An Enarx milestone: binaries

Demoing the same binary in very different TEEs.

This week is Red Hat Summit, which is being held virtually for the first time because of the Covid-19 crisis. The lock-down has not affected the productivity of the Enarx team, however (at least not negatively), as we have a very exciting demo that we will be showing at Summit. This post should be published at 1100 EDT, 1500 BST, 1400 GMT on Tuesday, 2020-04-28, which is the time that the session which Nathaniel McCallum and I recorded will be released to the world. I hope to be able to link to that once it’s released to the world. But what will we be showing?

Well, to set the scene, and to discover a little more about the Enarx project, you might want to read these articles first (also available in Japanese – visit each article of a link):

Enarx, as you’ll discover, is about running workloads in TEEs (Trusted Execution environments), using WebAssembly, in what we call “Keeps”. It’s a mammoth job, particularly as we’re abstracting away the underlying processor architectures (currently two: Intel’s SGX and AMD’s SEV), so that you, the user, don’t need to worry about them: all you need to do is write and compile your application, then request that it be deployed. Enarx, then, has lots of moving parts, and one of the key tasks for us has been to start the work to abstract away the underlying processor architectures so that we can prepare the runtime layers on top. Here’s a general picture of the software layers, and how they sit on top of the hardware platforms:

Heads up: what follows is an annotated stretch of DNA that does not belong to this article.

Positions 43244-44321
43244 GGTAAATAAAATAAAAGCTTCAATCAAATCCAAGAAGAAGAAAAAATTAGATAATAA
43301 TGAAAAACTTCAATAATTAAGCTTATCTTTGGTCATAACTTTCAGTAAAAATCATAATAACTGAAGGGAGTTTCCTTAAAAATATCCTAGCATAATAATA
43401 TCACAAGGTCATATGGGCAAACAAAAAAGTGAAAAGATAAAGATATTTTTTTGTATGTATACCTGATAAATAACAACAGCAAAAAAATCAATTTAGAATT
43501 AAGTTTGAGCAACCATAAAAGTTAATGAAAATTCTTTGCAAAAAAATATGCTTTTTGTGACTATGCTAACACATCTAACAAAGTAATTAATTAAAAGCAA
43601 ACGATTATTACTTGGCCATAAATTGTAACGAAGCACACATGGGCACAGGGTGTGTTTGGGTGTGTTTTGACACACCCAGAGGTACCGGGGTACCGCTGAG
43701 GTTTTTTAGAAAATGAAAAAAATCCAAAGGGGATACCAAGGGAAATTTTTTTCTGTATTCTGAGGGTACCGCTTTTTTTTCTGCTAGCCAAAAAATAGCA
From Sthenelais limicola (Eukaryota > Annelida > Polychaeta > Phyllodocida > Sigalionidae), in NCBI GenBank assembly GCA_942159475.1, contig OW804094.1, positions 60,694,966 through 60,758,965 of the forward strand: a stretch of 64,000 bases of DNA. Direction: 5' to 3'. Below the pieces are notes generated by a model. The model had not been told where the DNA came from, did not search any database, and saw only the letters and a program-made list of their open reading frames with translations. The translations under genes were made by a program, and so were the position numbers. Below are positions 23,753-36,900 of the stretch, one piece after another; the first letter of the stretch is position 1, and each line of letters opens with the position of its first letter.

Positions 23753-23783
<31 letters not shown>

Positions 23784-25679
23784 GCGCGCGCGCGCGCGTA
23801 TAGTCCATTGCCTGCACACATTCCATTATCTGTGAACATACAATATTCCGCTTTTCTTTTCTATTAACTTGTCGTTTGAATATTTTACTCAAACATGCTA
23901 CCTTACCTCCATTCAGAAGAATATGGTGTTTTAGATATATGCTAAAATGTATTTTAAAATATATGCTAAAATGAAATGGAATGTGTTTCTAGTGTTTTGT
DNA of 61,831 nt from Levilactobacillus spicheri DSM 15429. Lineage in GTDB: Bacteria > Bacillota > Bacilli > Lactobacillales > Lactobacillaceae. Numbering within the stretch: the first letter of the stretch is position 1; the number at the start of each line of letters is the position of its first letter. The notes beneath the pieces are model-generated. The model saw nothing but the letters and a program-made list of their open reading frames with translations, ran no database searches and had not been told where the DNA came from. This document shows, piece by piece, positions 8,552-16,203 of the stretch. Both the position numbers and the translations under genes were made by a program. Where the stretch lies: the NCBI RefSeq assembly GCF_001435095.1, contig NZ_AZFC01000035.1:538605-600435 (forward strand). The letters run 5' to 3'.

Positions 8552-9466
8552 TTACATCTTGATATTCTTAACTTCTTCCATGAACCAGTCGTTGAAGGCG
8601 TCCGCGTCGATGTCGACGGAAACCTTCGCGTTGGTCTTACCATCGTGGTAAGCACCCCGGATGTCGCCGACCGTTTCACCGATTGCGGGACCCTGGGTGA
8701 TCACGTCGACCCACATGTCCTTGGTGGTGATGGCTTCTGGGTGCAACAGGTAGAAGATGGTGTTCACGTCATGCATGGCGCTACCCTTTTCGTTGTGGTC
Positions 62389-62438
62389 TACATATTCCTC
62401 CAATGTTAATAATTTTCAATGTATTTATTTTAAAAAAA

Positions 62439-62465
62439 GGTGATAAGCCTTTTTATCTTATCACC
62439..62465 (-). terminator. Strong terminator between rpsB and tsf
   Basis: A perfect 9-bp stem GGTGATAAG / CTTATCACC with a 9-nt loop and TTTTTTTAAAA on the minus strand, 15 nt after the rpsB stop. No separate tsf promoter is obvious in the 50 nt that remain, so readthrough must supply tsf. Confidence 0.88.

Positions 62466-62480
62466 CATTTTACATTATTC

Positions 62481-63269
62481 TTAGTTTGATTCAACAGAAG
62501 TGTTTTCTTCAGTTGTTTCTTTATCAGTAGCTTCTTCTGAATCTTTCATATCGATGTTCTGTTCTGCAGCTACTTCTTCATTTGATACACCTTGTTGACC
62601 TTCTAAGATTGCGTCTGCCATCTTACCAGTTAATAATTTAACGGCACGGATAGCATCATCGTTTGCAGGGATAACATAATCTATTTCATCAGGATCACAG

What we’re announcing – and demoing – today is that we have an initial implementation of code to allow us to abstract away process-based and VM-based types of architecture (with examples for SGX and SEV), so that we can do this: